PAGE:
Mindful eating: A tool to fix your digestive problems

Have you heard of mindful eating and wondered 'what’s all the hype about?'.

Well, there really is a lot of sense (and science) behind it. In short, it is really another way of saying slow down, pay attention to what you are eating, and focus on the act of chewing. It is easy to eat too much too quickly if you’re not paying attention, which can lead to bloating, gas, heartburn and indigestion, and indirectly to weight gain.

Mindful eating is the practice of paying attention to all aspects of your food and the process of eating. It can also help reduce stress, as being mindful tricks your brain into thinking that ‘all is well in your world’, and that you are no longer in ‘flight or fight’ mode, which a lot of us operate in on a day to day basis.

Because stress can contribute to inflammation (yes, it really can), studies have shown that mindfulness may reduce digestive symptoms in people with ulcerative colitis and IBS.

How can you eat mindfully?

If you are out or at home:

  • Focus on your food, by putting your phone away/eat at a table, not in front of a screen/TV.
  • Actively pay attention to how your food looks, smells, tastes and feels in your mouth.
  • Chew slowly.
  • Notice when you are full and stop eating, even if there is more on your plate.

I know the above sounds straightforward, but it can be really tricky to do this, especially if you are eating with children. However, getting rid of devices when eating should be fairly straightforward and simple to do. You need to actively decide to do it and then follow through at each meal. You may be surprised at how difficult you find this, as we have technology everywhere, but the benefits will be worthwhile. Notice how many younger people (although there are plenty of older people too) who are on their devices when out, instead of talking with their friends and family.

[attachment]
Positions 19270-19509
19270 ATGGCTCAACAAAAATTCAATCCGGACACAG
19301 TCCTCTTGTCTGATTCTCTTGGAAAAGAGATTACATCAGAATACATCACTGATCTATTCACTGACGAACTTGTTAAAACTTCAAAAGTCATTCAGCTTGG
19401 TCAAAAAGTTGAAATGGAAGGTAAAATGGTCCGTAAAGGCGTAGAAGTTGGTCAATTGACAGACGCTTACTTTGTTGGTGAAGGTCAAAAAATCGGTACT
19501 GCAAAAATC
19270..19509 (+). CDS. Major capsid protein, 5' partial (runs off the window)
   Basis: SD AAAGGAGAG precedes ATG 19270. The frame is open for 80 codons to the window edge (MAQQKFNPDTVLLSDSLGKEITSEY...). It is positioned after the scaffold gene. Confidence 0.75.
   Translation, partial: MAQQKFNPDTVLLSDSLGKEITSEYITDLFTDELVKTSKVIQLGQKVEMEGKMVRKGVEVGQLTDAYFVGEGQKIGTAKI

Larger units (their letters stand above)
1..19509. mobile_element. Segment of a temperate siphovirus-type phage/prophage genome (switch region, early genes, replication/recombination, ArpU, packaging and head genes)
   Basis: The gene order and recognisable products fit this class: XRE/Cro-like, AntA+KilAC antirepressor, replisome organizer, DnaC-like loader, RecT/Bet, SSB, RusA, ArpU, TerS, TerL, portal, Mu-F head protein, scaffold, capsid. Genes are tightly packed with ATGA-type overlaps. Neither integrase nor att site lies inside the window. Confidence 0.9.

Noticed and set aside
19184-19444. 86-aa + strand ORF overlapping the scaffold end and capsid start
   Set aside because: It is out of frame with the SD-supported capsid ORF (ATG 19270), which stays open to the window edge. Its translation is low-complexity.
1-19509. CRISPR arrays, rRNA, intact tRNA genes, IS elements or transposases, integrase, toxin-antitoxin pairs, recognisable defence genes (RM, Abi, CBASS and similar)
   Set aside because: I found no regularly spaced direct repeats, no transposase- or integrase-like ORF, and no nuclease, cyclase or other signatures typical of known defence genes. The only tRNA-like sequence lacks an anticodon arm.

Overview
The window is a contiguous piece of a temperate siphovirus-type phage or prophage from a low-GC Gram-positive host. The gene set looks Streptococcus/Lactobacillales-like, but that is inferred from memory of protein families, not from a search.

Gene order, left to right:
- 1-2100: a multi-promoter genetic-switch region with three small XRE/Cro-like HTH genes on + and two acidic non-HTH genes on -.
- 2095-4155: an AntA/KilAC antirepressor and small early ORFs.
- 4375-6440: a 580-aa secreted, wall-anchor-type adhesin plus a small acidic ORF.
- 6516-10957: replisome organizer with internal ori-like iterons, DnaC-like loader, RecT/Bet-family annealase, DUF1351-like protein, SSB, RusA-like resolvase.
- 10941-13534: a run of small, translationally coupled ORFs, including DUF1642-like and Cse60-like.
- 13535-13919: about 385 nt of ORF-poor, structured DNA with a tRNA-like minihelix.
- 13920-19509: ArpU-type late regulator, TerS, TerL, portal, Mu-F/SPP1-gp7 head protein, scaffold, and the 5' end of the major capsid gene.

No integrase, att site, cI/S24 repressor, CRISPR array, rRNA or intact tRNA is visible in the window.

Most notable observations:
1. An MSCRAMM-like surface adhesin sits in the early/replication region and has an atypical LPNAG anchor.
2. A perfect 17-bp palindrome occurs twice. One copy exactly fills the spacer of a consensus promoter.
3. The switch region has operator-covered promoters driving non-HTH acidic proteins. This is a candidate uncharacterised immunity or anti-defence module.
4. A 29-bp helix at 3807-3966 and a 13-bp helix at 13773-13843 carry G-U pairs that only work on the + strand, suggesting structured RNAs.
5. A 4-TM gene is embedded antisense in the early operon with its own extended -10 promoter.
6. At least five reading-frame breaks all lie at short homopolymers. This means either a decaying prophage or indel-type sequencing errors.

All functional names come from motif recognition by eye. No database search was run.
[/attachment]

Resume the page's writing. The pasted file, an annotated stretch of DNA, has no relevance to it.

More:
You may also have been told that chewing is really important, but have you ever wondered why? Ask most people and they will say that digestion starts in your stomach. However, one of the most overlooked and important components of digestion is in your mouth, as this is where digestion really starts.

This is because amylase, a digestive enzyme, is produced in your mouth and starts the digestion of carbohydrates. Another reason is that your teeth break down food into smaller pieces so that the enzymes in your digestive tract are better able to break it down.

Poor chewing can, therefore, result in digestive problems, such as indigestion and bloating. It can also indirectly lead to weight gain, as you do not allow sufficient time for your brain to register that you are full.

Research has also shown that poor chewing has been linked to decreased nutrient absorption. As proper chewing is a deliberate act of slowness, chewing may also reduce stress. As stress is known to contribute to digestive problems, mindful chewing may also help improve some digestive problems.

Think each time you eat what’s more important - a relationship with your device, or a relationship with yourself, your friends and family?  

If you have any digestive problems or disorders, then actively engaging in how you eat (as well as what you eat) is really a must.

Eating slowly, chewing mindfully and paying attention to your food promotes a relaxed state for your body and mind, potentially helping to prevent common digestive issues such as indigestion, bloating and gas.

Nutritionist Resource is not responsible for the articles published by members. The views expressed are those of the member who wrote the article.

Share this article with a friend

Written by Melody Mackeown

Melody specialises in helping you to reverse, prevent, and slow down disease such as problems conceiving, gut problems, autoimmune disorders, weight loss and more.

Melody treats the whole person, not just the disconnected symptoms and as a result clients typically see significant positive improvements to their health within just 3-6 months… Read more

Written by Melody Mackeown

Show comments

Related Articles

More articles